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Main Outcomes - Global Forum on Public Governance: Building a Cleaner World, Paris 2009



The Forum reached consensus that countries cannot sustain clean and fair economies without building a culture of integrity both in the public and private sectors. 



Other outcomes from the Global Forum include:

  • The confirmation that risk mapping is vital to respond to the financial crisis: assessment of vulnerabilities of corruption is key to anticipate risks of governance failures.  Participants underlined that countries cannot achieve clean economies without equally addressing risks in corporate and public governance.  This is particularly timely when the role and scope of government are rapidly expanding through reshaping regulations, bail-outs and ownership of financial institutions.
  • Participants called for guidelines and analysis addressing vulnerabilities linked to the financial crisis.  As a next step, the OECD will consolidate the framework for enhancing transparency in lobbying and will review lessons learned in avoiding conflict of interest in “revolving door” in the financial sector. 
  • There was consensus to keep attention on public procurement due to stimulus packages infusing enormous amounts in the economy, with a special focus on its early stages, for example in the definition of needs as well as on emergency procurement practices used in stimulus packages.
  • Weak implementation of integrity measures is a common concern across countries.  The Integrity Framework was recognised as a comprehensive tool for reviewing and modernising policies and practices.  Participants encouraged the OECD to continue developing data, benchmarks and indicators in order to measure implementation and results.
  • Participants agreed that in order to create an environment to promote integrity it is necessary to establish a balance between regulations and controls (rules based system) and awareness raising of what constitutes acceptable behaviour (value based system).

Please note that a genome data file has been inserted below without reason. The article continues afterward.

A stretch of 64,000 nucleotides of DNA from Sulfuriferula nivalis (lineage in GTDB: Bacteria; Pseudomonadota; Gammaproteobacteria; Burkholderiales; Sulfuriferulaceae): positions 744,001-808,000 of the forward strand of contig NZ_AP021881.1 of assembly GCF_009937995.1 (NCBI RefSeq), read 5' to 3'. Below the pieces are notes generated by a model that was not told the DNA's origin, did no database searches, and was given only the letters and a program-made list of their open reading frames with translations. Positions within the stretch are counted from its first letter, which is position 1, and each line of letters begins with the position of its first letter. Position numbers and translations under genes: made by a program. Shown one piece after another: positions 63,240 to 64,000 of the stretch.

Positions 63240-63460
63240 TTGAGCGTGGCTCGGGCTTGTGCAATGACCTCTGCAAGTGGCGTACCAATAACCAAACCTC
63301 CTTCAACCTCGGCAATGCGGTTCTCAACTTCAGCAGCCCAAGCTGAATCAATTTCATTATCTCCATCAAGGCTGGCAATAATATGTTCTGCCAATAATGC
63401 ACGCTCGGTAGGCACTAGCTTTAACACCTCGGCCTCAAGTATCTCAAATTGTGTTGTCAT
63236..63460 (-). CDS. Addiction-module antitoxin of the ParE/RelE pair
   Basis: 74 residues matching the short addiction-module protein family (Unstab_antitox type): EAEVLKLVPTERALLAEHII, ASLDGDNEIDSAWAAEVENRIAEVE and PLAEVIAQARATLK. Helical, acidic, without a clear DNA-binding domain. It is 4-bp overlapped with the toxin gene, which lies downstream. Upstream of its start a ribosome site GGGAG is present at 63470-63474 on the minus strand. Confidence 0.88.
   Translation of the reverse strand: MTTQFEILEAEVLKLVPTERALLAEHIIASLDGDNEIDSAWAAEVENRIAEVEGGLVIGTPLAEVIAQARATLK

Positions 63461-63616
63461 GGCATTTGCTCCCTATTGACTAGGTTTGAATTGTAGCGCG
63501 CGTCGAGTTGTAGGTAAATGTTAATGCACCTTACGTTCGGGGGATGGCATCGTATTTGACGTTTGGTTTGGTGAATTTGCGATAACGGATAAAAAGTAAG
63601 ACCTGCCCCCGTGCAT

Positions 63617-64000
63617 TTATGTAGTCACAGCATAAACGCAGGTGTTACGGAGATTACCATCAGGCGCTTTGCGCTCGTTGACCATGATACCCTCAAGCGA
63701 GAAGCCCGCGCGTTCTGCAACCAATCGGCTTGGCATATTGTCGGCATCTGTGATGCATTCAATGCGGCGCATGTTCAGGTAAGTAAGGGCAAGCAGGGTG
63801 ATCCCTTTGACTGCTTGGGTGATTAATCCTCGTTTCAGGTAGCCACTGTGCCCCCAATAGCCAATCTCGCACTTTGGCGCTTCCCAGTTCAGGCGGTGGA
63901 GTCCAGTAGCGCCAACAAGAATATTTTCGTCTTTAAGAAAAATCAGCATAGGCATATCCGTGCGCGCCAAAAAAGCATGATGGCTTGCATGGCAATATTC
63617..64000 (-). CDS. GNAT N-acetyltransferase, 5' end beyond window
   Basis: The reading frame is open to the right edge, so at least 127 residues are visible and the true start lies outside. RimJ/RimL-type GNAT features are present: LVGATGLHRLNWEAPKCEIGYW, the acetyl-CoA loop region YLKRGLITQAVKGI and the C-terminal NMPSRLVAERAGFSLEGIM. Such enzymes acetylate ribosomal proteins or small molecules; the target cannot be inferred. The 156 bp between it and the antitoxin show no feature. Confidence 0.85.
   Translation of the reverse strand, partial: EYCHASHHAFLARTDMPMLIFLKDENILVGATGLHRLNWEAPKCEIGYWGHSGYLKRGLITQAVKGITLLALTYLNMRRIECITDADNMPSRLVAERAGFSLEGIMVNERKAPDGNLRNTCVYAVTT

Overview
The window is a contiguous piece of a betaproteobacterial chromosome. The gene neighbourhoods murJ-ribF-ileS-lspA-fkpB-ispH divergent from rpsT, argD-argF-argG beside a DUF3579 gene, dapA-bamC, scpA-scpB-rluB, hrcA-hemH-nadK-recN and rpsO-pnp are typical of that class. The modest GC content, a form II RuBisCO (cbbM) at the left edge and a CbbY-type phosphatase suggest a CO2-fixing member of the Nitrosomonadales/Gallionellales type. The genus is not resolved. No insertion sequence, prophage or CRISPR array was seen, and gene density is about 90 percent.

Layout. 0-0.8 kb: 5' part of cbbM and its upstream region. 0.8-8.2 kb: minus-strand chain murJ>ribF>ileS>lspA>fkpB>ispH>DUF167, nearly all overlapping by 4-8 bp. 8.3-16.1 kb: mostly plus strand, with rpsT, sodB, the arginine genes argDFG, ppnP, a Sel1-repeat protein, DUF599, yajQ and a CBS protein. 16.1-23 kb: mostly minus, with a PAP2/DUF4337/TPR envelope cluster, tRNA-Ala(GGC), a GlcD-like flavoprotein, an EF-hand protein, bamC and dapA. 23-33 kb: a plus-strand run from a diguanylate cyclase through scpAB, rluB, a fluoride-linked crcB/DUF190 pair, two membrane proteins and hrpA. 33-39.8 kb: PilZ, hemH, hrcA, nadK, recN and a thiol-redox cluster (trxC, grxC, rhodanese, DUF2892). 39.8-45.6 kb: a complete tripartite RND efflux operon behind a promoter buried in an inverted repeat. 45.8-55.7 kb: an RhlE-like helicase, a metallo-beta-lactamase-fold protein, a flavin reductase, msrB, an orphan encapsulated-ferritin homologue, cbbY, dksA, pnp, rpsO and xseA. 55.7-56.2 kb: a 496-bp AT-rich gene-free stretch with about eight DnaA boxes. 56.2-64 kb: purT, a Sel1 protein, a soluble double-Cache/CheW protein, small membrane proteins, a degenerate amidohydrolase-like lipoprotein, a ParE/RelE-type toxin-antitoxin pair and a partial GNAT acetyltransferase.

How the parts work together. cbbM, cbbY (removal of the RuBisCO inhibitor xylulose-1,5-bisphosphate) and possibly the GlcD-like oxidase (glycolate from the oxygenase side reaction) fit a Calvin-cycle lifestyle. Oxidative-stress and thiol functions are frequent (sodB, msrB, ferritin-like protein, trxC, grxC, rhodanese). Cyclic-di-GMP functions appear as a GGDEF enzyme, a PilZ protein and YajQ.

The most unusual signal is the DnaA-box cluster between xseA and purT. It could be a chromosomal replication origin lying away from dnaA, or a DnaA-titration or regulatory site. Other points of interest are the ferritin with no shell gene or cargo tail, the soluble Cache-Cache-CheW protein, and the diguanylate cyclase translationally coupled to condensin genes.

• There was consensus that demonstrated political leadership is never more essential than in time of crisis and involvement of stakeholders, in particular business and civil society is critical to build a culture of integrity.  Participants called for the involvement of the political level to continue the dialogue.


  • Transferring knowledge and expertise, and how countries can learn and adapt their experiences to benefit from each other was a crucial aspect of participants’ discussions. A Catalogue of promising integrity practices compiled by the Netherlands received substantial inputs in workshops to become a rich living document collecting experiences from Europe as well as other regions and was perceived by participants as a valuable knowledge instrument. Participants welcomed initiatives to further advance the thinking on what constitute critical success factors in building a culture of integrity.
  • The meeting confirmed that capacity constraints are the main obstacle for developing countries to implement OECD’s policy guidance, instruments and expertise.


The Global Forum demonstrated the commitment and interest of countries in the policy instruments, analysis and practical tools the OECD has developed for building a culture of integrity.  For this reason, the OECD will encapsulate and summarise these integrity initiatives produced over the last decade in a forthcoming Policy Brief.


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